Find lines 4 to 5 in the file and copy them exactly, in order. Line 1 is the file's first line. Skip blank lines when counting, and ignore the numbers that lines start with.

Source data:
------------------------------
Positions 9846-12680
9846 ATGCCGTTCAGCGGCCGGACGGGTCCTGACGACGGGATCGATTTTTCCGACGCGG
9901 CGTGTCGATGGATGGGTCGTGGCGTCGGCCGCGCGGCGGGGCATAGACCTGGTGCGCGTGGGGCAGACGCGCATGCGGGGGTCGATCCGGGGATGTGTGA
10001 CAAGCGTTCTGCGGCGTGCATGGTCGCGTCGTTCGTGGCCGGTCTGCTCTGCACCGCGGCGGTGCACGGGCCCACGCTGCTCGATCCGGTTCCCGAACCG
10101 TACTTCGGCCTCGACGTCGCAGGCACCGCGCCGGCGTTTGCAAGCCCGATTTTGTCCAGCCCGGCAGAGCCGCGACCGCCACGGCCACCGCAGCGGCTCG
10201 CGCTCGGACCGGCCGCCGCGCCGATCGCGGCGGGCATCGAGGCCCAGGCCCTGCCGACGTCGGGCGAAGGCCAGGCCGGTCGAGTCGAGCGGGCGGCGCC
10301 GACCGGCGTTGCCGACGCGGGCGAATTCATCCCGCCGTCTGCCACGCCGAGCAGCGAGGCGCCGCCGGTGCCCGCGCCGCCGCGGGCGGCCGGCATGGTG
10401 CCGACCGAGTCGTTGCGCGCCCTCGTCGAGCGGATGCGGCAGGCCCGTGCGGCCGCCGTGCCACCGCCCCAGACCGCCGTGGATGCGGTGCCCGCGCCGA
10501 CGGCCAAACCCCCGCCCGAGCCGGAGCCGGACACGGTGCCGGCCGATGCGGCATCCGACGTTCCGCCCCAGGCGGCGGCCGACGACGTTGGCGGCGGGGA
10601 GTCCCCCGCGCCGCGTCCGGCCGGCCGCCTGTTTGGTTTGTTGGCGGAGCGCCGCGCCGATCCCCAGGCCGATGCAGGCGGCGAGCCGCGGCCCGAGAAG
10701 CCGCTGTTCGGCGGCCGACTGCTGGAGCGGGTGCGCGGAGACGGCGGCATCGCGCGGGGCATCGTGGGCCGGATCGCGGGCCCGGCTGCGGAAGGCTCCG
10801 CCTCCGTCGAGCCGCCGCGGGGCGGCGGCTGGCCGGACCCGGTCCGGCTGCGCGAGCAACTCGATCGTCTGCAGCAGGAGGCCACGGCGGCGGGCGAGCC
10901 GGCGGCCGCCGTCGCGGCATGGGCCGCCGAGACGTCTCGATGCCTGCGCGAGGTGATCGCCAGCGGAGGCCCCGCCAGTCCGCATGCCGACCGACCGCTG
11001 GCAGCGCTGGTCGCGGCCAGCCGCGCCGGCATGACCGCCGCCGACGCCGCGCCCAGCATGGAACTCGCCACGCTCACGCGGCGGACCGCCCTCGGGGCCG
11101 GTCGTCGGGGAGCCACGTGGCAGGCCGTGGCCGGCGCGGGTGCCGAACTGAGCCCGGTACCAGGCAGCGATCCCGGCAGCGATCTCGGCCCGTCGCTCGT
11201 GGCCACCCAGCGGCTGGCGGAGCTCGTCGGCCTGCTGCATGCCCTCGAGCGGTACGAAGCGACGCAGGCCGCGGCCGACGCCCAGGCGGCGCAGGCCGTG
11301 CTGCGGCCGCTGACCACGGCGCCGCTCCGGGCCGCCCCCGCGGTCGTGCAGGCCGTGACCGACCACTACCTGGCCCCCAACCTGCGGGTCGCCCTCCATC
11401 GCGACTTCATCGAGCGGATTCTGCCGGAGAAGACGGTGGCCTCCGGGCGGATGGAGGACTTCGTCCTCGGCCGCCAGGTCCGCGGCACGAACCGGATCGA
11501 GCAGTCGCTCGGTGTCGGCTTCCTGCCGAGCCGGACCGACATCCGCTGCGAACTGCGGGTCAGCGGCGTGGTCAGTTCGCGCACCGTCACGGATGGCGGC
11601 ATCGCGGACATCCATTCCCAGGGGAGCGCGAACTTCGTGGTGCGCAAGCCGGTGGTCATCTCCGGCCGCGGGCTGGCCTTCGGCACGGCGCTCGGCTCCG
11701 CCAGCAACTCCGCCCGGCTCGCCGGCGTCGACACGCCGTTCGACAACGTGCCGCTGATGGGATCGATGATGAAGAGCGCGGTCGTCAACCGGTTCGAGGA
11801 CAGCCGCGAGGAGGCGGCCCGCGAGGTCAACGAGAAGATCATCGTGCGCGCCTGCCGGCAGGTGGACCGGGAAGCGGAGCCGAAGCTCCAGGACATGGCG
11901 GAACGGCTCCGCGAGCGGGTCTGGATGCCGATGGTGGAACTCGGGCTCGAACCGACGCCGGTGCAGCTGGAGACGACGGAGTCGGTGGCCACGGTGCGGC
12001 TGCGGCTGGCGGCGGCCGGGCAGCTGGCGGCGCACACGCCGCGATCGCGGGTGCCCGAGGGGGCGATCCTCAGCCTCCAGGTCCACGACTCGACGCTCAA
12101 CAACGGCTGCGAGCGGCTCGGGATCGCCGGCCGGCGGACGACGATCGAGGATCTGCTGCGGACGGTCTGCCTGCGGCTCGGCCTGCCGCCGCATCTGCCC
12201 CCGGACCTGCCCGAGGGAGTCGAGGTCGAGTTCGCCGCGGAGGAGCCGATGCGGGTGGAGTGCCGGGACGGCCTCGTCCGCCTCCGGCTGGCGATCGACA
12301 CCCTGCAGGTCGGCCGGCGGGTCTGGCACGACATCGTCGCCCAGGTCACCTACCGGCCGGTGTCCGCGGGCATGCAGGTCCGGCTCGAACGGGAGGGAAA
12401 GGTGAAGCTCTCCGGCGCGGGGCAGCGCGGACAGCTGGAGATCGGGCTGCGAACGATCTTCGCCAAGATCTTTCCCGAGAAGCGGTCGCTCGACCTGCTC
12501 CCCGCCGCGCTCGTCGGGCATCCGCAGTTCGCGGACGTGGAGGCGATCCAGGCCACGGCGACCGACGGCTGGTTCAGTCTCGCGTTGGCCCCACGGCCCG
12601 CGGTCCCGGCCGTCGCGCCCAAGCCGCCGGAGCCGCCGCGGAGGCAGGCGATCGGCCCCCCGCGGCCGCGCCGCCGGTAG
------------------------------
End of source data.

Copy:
10001 CAAGCGTTCTGCGGCGTGCATGGTCGCGTCGTTCGTGGCCGGTCTGCTCTGCACCGCGGCGGTGCACGGGCCCACGCTGCTCGATCCGGTTCCCGAACCG
10101 TACTTCGGCCTCGACGTCGCAGGCACCGCGCCGGCGTTTGCAAGCCCGATTTTGTCCAGCCCGGCAGAGCCGCGACCGCCACGGCCACCGCAGCGGCTCG